In the first part of this series, I discussed how distribution of churches across the Philadelphia region ties to population density, suggesting that visual patterns in maps can be used to better understand slices of our history. This material isn’t particularly novel and tells stories that are fairly well known; my interest is driven in part by a desire to explore what new things the cutting edge new technology brings us, and to help people use these technologies to get a pragmatic handle on issues which are often difficult emotionally (the inevitable changes to beloved institutions, buildings, businesses and schools which come with major social or technological change).
In this article, we’re going to continue looking at the Archdiocese of Philadelphia, primarily because of data availability, but as noted before, this will be expanded.
One of the things I noticed on moving to Philadelphia was that nearly every neighborhood claims that either George Washington or Benjamin Franklin lived there. Perhaps they had a lot of houses. The church which claims the title of oldest Catholic church in Philadelphia is Old St. Joseph’s church, a Jesuit community founded in 1733, when Franklin would have been in his early thirties. The oldest church in my data is St. Agnes of West Chester, founded in 1793 – reflecting the difficult challenge of getting a data set for this kind of thing that is even remotely accurate.
I thought as a default position that it might be interesting to plot locations by age, a generation at a time- the darkest in this represents the oldest (Ctrl-Click to enlarge).
This to me is basically useless, I was hoping to see clusters of colors, although the church does not make rapid changes – it does not seem that any event nearing the significance of Vatican Council II has happened since it completed in 1965 (this based on my completely unscientific survey of what my issues my Catholic friends and family get worked up over).
With that in mind though, let’s consider which churches were built since Vatican Council II:
I don’t think this has anything to do with church reforms; with a few exceptions it looks like they just build around the edges in a fairly even fashion. This is consistent with the accepted narrative of Philadelphia history, that over time people move from the center outwards. Notice that three are right on the edge of the city – perhaps reflecting the appeal of reducing one’s taxes by moving a couple miles.
On the other end, we can look at churches built prior to the Civil War. This proves significant in the history of Protestant churches, as many split along North/South boundaries. What I find interesting here is that the construction forms four spoke around the city center. The right-most spoke appears to follow the Delaware river, and the second spoke from the left appears to travel Schuykill river – I’m not sure about the other two.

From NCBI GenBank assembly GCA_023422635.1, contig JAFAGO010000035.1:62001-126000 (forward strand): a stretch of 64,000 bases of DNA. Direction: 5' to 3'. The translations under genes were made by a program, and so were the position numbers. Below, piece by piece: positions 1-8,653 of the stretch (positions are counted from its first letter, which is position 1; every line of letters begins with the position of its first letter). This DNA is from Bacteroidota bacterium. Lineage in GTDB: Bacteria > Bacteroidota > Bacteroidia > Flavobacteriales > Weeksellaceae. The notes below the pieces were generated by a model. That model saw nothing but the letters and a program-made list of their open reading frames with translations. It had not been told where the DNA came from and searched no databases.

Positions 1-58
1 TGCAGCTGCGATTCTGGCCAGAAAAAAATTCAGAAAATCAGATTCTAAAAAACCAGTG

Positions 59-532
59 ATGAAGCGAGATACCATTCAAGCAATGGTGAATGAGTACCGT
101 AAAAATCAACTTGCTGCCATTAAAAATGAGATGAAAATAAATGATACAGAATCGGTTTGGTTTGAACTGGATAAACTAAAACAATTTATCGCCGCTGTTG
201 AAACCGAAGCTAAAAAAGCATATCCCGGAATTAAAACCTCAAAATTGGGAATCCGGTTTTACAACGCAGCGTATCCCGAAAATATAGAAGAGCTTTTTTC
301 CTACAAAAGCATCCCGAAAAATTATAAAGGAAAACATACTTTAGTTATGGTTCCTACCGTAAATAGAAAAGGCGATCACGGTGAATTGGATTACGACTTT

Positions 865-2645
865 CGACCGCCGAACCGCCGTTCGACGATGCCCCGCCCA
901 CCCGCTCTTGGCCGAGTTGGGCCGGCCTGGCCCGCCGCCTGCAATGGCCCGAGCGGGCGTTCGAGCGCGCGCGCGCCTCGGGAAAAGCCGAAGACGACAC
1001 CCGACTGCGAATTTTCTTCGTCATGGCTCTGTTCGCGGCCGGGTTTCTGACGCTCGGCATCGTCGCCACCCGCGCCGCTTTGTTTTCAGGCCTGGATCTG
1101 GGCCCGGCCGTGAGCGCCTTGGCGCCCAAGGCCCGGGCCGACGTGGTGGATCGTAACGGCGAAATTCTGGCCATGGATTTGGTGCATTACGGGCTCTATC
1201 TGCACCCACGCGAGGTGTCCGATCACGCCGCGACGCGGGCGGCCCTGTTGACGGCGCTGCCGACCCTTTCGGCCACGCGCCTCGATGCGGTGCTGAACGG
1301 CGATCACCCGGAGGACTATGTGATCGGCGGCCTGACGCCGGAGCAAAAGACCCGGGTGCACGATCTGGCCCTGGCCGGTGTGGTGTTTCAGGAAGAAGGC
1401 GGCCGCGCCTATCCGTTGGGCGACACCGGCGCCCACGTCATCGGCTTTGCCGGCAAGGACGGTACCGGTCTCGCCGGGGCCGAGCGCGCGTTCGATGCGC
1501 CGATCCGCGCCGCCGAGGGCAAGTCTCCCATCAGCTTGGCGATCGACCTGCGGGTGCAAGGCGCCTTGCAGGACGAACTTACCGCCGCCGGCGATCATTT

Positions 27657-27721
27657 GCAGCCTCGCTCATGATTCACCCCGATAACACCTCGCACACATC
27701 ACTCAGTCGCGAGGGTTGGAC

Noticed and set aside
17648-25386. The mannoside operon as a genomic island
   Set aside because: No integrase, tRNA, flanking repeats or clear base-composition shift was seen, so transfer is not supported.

Clearly the popularity of cars makes a huge difference: if you don’t like any institution in your area, be it a church, restaurant, or school, you can drive to the town next door. Additionally, it causes parking to become a significant zoning issue. Mass European migration to the region was also a factor: those of my grandparent’s generation remember how each ethnicity (Irish, German, Italian, Polish) had their own parish, leading to a lot of churches that were less than a mile apart and later redundant.
In researching this, I found that while cars started to become very popular in the 1920’s, they don’t seem to have become completely ubiquitous until the 1930’s. Interesting corollaries to this, from Wikipedia: “In 1919, 90% of cars sold were open; by 1929, 90% were closed.”, and “. In 1930, Ford introduced the Model A, the first car with safety glass in the windshield. Ford launched the first low priced V8 engine powered car in 1932.” Which suggests that cars of the 1930’s were much more practical, allowing people to travel more and further.
This final illustration shows churches built since 1930 in red: see how they are spread out, where the green points are tightly clustered.
On the article which precedes this, a friend of mine noted that churches are sometimes referred to by the predominant fuel used in the period in which they were built (e.g. coal-era churches, for those which predate cars). This chart (source: U.S. EIA) illustrates this, albeit in an odd way (The Economist, which has discussed this subject in depth, has much better charts).
See the major dip in coal use around the early 1930s. Coal appears to eclipse wood a decade or so past the Civil War – a nice a posteriori confirmation for the techniques used above, considering I didn’t see this chart until I’d finished the article.
My principle focus in building out this piece has been experimenting with maps – if you’re interested in this, I recommend checking out Tilemill, a slick piece of free mapping software. The data I’ve obtained is collected using various scraping techniques which I’ve covered previously.
If you’re enjoying this series stay tuned- the next article will discuss immigration into and within Philadelphia.